A grizzly bear crossing the street in Yellowstone.
You can't get inside the head of a grizzly bear, yet that's exactly what bear managers try to do every time a wild animal attacks a hiker. A bear acting out of self-defense is allowed to live, but a bear is attacking and eating humans must be killed. That's the rules of our grizzly bear justice system. Last summer, a female bear called the Wapiti sow was euthanized after bear managers ruled her responsible for the only two grizzly bear-related deaths in Yellowstone of the past 25 years. The first mauling was probably out of self-defense but the second, well, the only evidence pointing toward her was circumstantial. In the tradition of true crime, Jessica Grose at Slate has written a riveting piece about the Wapiti sow case
. At the heart of the issue is what happens when humans and bears are forced to confront each other:
It occurs to me later that this moment perfectly illustrates what [bear manager] Chris Servheen calls "the Park Service paradox." City slickers like me go to Yellowstone to feel humbled by nature, by its sheer beauty and its uncontrollability—that’s part of the purpose of the Park System, it’s there for the enjoyment of the people. But the park is ultimately a human creation: Its boundaries are built and monitored by the government, and the rangers are responsible for keeping its 3 million yearly visitors safe...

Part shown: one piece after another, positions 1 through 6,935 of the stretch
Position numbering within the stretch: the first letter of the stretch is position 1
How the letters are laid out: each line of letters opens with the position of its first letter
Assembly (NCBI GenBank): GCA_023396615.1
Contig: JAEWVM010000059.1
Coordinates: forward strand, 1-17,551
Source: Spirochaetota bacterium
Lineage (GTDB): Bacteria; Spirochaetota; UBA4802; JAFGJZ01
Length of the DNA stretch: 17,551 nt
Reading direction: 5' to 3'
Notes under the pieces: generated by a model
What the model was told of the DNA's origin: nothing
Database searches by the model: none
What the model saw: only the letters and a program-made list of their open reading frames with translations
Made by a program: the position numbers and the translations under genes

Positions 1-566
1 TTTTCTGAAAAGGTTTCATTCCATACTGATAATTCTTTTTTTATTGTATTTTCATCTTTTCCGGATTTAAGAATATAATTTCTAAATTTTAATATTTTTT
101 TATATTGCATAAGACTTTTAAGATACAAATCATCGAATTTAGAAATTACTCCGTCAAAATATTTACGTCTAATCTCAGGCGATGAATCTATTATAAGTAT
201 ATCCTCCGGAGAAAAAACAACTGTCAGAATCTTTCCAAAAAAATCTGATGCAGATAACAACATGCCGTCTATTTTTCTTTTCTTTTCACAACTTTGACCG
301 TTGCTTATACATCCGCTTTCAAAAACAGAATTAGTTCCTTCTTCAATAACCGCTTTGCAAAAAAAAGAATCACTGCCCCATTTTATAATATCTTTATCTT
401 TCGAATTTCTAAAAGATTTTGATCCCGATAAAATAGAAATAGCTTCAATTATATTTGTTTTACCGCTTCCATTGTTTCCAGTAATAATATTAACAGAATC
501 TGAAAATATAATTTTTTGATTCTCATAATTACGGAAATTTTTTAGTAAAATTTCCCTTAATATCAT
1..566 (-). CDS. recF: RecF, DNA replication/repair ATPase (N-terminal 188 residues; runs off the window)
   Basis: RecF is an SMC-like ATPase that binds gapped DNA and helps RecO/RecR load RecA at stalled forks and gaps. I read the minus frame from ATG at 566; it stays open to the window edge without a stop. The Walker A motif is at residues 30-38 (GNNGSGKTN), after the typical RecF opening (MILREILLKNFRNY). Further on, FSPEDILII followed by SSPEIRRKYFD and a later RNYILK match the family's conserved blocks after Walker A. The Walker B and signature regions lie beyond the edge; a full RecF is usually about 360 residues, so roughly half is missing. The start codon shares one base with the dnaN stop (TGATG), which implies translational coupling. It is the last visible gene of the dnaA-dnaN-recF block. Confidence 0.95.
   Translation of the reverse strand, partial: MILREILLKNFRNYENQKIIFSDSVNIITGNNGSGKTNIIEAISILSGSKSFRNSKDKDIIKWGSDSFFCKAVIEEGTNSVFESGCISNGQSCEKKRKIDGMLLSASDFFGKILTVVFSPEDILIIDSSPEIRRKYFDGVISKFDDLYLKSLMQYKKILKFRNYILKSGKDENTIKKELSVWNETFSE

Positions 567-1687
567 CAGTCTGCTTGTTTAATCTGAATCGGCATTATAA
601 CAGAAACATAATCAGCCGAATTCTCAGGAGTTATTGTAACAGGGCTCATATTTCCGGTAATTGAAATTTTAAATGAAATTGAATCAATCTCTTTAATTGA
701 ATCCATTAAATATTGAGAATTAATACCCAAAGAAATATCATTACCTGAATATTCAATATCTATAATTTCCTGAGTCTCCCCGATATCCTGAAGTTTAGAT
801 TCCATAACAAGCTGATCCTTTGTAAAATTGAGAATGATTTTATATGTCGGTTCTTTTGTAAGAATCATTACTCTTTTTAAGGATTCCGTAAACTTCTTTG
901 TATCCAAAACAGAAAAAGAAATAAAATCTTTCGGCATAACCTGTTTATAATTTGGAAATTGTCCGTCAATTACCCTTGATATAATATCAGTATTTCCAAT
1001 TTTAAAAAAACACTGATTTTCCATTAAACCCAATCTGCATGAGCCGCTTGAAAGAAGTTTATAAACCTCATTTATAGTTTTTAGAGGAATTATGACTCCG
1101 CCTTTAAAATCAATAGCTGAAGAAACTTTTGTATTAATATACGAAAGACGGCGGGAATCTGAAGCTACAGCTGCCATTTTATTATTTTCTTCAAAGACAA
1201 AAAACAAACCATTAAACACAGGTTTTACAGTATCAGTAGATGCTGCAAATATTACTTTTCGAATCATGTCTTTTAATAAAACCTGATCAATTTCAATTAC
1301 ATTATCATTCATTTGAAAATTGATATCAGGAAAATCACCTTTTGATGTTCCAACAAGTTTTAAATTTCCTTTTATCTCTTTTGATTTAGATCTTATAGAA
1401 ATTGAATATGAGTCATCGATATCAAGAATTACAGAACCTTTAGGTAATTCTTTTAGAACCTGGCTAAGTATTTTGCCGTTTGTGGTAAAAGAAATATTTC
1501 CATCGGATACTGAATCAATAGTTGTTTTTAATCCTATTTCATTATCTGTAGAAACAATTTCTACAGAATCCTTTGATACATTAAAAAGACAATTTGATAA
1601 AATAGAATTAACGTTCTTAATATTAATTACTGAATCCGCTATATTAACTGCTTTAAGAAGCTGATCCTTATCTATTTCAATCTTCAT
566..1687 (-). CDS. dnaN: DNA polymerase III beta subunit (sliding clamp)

Applying a human-constructed justice system to grizzly bears tries to reconcile this paradox, but it will never be a perfect fix. There are always going to be aspects of grizzly bear behavior that are inexplicable, and that’s what makes them awe-inspiring. That’s also what makes a bear manager’s job so difficult.